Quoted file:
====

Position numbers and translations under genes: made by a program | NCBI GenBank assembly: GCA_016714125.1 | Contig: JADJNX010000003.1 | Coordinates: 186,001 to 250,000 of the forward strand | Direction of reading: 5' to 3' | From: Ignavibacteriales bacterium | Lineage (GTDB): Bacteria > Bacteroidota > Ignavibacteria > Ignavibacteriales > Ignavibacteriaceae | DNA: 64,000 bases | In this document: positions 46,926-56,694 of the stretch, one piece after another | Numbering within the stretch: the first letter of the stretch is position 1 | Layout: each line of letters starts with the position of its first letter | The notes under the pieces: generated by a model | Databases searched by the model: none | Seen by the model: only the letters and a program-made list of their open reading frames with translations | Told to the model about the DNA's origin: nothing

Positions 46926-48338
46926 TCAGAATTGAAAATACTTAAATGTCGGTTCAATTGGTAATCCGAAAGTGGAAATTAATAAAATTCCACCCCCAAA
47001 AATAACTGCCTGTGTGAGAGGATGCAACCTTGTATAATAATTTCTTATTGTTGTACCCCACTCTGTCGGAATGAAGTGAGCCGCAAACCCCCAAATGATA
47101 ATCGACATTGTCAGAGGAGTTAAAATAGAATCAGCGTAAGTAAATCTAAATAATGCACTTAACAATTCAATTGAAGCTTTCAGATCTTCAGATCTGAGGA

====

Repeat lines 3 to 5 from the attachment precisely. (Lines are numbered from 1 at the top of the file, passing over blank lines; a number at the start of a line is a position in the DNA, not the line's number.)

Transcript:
46926 TCAGAATTGAAAATACTTAAATGTCGGTTCAATTGGTAATCCGAAAGTGGAAATTAATAAAATTCCACCCCCAAA
47001 AATAACTGCCTGTGTGAGAGGATGCAACCTTGTATAATAATTTCTTATTGTTGTACCCCACTCTGTCGGAATGAAGTGAGCCGCAAACCCCCAAATGATA
47101 ATCGACATTGTCAGAGGAGTTAAAATAGAATCAGCGTAAGTAAATCTAAATAATGCACTTAACAATTCAATTGAAGCTTTCAGATCTTCAGATCTGAGGA